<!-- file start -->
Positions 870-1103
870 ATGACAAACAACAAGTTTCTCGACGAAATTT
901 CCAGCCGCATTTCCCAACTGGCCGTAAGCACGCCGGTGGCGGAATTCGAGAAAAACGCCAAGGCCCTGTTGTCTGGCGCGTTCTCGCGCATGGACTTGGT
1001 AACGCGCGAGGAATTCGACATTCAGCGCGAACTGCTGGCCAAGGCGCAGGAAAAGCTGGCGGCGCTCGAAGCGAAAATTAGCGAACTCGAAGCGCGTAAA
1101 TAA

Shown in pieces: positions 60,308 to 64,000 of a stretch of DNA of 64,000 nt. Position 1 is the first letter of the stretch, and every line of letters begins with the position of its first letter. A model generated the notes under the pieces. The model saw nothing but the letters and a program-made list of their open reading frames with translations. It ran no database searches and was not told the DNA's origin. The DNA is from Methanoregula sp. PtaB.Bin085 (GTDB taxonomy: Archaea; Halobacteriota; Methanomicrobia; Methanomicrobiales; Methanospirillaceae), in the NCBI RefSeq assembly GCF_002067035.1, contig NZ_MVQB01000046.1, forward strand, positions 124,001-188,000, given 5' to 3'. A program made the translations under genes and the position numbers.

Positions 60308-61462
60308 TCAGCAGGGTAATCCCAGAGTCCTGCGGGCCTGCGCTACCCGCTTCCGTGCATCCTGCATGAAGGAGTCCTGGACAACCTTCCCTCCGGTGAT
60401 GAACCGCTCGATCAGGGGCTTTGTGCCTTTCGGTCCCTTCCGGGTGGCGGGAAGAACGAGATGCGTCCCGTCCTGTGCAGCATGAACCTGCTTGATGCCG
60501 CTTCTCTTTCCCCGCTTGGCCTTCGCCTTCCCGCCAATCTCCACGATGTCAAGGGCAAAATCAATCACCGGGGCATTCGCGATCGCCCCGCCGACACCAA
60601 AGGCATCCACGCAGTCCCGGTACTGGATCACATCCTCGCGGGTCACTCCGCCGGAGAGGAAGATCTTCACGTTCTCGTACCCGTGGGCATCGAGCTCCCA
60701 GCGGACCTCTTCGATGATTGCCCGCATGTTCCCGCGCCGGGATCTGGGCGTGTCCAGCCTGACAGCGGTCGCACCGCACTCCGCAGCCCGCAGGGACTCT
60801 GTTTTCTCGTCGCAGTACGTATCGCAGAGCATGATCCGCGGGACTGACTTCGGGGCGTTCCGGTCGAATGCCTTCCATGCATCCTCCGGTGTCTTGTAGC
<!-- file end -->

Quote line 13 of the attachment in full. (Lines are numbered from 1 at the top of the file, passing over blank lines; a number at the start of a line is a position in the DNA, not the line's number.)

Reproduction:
60801 GTTTTCTCGTCGCAGTACGTATCGCAGAGCATGATCCGCGGGACTGACTTCGGGGCGTTCCGGTCGAATGCCTTCCATGCATCCTCCGGTGTCTTGTAGC